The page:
• linkedin
  • Increase Font
  • Sharebar

    Doctors spending over $32,000 on health information technology


    “Patients are getting to where they now expect patient portals and the ability to look up their lab results and financial commitments online,” he adds.

     As practices prepare for the brave new world of the Medicare Access and CHIP Reauthorization Act of 2015 (MACRA) and pay-for-performance, it’s only going to get more challenging.

    “We see the most sophisticated practices have the highest costs—but also the greatest opportunities for increased revenues, for example, through entering risk-bearing contracts,” Tennant says.


    Hot topic: MIPS explained—4 categories physicians must master


    However, doctors are frustrated with the technology itself, which by and large is not user-friendly (according to whom?) “They are trying to work with their vendors to customize their products, even as the vendors are putting their effort into meeting government mandates,” he says.

    Christine Sinsky, MD, an internist in Dubuque, Iowa, and vice president of professional satisfaction for the American Medical Association, believes that the MGMA average seriously understates the actual costs. “We think that’s just the tip of the iceberg, and that actual costs, less easily assessed, are substantially higher,” she says.

    There is a 20% to 30% decrease in productivity from the adoption of EHRs that doesn’t go away, she says. There are also costs for physicians who opt to change their practice to part-time because of the demands of EHR, and for recruiting replacements for physicians who retire early because of it.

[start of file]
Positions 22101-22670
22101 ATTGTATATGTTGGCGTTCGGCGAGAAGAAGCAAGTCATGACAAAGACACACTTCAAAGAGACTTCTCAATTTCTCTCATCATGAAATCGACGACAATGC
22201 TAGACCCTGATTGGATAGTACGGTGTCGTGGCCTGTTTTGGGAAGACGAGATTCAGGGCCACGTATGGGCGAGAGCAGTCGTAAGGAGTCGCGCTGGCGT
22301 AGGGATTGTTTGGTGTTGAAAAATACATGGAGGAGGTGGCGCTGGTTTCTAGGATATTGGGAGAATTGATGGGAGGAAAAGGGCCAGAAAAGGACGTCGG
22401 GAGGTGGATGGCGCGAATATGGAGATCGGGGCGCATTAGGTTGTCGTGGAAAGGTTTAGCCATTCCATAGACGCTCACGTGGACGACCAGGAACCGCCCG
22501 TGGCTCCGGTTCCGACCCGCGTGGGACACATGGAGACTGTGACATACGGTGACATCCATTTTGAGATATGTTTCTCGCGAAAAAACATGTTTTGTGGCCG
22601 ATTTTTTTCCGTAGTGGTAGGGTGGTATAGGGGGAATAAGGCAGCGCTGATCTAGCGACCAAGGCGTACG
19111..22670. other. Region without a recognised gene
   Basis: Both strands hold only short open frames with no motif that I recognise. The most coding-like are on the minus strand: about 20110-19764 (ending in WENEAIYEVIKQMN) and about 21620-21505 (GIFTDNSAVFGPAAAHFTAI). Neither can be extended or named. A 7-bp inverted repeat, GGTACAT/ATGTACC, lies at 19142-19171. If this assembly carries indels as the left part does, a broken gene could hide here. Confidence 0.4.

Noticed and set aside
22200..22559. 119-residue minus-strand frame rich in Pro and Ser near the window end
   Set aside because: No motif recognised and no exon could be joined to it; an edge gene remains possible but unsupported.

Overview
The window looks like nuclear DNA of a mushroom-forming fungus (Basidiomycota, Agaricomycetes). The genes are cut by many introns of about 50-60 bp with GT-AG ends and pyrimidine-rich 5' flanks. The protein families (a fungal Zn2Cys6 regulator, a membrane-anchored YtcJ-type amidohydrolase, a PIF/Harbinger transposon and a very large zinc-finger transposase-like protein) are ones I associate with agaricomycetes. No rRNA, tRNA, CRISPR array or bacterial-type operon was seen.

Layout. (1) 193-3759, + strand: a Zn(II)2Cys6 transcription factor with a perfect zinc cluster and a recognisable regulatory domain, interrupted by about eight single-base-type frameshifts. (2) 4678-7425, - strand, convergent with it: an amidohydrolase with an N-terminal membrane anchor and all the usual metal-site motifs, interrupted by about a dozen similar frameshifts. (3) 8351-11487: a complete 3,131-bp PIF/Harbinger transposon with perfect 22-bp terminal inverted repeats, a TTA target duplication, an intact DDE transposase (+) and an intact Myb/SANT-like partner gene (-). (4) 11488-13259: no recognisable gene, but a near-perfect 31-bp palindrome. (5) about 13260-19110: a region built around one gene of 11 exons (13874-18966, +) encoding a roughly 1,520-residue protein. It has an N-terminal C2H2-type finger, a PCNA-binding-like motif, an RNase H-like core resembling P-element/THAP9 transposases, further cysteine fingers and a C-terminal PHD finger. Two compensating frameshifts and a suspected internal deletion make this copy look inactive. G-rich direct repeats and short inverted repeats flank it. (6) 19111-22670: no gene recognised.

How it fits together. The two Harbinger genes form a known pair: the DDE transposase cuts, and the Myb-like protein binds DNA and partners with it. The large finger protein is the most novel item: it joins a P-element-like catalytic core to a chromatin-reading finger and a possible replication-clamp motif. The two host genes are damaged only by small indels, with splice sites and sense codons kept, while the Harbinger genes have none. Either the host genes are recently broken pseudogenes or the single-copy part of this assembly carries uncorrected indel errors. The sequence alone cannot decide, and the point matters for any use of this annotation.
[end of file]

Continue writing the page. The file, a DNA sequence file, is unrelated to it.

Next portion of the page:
“And there’s the one to two hours per night I consistently hear about from physicians across the country that they need to spend at home at night working on paperwork. So $32,500 doesn’t really cover the whole picture,” she says.


    More technology news: Cybersecurity finally becoming healhtcare priority


    While EHRs are not going away, what can physicians and their groups ameliorate their impact on the practice? “For starters, don’t rely on the brochures and videos from the EHR vendors,” Tennant suggests. “Do your due diligence. Reach out to your colleagues who are using these systems.”

    He also recommends spending the time and money it takes to maximize the benefits of EHR technology.

    “Look at the opportunities to streamline your revenue cycle, such as through electronic funds transfer and insurance eligibility verification. If you’re spending the money, make sure that the system is meeting your practice’s needs,” he says.


    Larry Beresford
    Larry Beresford is a contributing author for Medical Economics.


    You must be signed in to leave a comment. Registering is fast and free!

    All comments must follow the ModernMedicine Network community rules and terms of use, and will be moderated. ModernMedicine reserves the right to use the comments we receive, in whole or in part,in any medium. See also the Terms of Use, Privacy Policy and Community FAQ.

    • No comments available

    Latest Tweets Follow